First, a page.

Samurai Mempo is a samurai half-mask that was protecting lower part of the face and also served to intimidate enemies, giving a supernatural look to the wearer. Samurai mempo was usually worn with a kabuto.
Samurai Maedate is an insignia or a badge that was fixed to the front of a Kabuto (samurai full helmet). Many different shapes of samurai Maedate were used and they could serve different purposes.
Jingasa (War Hat)
Samurai Jingasa is a samurai war hat that was worn either by lower rank samurai who couldn’t afford a kabuto (samurai full helmet) or by any samurai in a piece time. Samurai jingasa had several different designs including flat, conical, and round shapes.
Samurai Yoroi is a classic Japanese Armour used by samurai at the time of feudal Japan; sometimes it is called O-Yoroi as well, which means “Great Armour”.
Dou (Body Armor)
Samurai Dou is a type of a Japanese body armour similar to a European cuirass that was worn by samurai during the time of feudal Japan. Depending on the style of a particular samurai Dou, it could be a part of the O-Yoroi (full armour).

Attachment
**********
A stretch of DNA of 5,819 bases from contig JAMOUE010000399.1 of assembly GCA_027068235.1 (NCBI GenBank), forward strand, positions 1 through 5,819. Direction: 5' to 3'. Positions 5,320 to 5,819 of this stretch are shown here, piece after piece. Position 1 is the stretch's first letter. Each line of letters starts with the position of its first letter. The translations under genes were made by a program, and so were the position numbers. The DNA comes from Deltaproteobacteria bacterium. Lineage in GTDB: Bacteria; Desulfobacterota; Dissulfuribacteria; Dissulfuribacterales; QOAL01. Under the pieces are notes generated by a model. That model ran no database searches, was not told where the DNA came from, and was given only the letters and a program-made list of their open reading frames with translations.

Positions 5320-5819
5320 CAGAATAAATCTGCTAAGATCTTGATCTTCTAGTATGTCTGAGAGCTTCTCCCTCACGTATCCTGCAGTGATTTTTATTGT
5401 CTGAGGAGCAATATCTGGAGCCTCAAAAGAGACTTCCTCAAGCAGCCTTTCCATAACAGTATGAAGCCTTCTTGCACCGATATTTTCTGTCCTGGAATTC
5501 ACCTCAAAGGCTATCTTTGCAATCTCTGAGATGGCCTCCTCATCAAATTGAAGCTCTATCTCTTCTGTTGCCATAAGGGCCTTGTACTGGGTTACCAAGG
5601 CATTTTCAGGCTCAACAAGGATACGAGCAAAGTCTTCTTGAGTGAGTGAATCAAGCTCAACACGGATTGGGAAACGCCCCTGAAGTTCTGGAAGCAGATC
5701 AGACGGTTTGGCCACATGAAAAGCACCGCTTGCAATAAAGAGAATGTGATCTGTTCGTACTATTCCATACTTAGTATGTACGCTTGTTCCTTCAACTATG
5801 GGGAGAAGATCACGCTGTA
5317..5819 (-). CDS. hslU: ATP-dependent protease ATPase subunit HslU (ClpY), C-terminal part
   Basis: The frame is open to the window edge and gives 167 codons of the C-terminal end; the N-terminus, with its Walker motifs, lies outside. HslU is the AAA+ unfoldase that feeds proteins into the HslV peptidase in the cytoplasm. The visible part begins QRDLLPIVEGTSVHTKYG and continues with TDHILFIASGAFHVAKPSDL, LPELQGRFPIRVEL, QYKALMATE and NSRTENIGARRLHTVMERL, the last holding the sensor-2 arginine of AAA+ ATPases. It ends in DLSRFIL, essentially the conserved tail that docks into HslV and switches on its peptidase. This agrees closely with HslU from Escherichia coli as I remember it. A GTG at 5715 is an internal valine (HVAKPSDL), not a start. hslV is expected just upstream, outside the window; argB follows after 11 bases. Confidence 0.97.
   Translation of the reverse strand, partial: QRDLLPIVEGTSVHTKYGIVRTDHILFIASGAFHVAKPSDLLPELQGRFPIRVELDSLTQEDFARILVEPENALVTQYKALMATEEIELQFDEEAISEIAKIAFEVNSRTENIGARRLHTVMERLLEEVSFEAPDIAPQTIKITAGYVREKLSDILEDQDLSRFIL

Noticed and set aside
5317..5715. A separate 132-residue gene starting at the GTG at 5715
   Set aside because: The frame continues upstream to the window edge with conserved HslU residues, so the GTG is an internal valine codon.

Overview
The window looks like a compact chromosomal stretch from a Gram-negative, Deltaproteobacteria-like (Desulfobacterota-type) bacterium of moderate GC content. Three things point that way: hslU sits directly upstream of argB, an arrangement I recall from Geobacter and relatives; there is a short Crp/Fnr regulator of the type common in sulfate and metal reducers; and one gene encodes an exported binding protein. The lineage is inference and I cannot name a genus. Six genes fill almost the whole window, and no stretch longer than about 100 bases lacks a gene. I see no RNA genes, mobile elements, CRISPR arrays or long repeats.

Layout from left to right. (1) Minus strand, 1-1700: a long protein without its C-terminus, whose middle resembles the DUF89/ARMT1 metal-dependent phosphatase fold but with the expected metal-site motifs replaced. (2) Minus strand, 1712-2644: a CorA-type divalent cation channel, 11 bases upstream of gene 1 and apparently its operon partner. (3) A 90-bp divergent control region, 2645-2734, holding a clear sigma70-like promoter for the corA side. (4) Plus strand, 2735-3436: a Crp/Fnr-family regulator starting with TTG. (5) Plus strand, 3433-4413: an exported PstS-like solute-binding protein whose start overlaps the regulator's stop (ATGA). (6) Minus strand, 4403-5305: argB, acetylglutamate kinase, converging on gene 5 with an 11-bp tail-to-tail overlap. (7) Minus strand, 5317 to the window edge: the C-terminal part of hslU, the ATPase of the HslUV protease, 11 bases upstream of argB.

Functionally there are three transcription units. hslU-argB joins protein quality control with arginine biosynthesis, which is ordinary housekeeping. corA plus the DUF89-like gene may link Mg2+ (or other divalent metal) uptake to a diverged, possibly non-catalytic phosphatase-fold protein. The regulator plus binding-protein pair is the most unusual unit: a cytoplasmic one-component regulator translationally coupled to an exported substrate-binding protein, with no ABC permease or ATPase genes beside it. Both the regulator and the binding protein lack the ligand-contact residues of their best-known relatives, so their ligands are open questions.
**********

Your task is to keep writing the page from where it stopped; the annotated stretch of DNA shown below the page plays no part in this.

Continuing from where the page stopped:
Kote (Arm Armor)
Samurai Kote is an arm protection and a part of traditional Japanese armour (O-Yoroi) used by samurai. There’re several styles of samurai Kote that differ in their designs and constructions.
Samurai Sode is another type of arm armor, but designed for protecting upper arms and shoulders, similar to European pauldrons. Samurai sode was mainly of a lamellar construction giving a better protection to the arm.
Haidate (Thigh Armor)
Samurai Haidate is a thigh protection and a part of the traditional Japanese armor called O-Yoroi. The two most popular styles of samurai Haidate were Kawara Haidate and Iyo Haidate.
Samurai Suneate is another type of leg armor, similar to greaves. Samurai Suneate were mostly of a splint construction and usually didn’t protect leg from behind. They were often made to match with Kote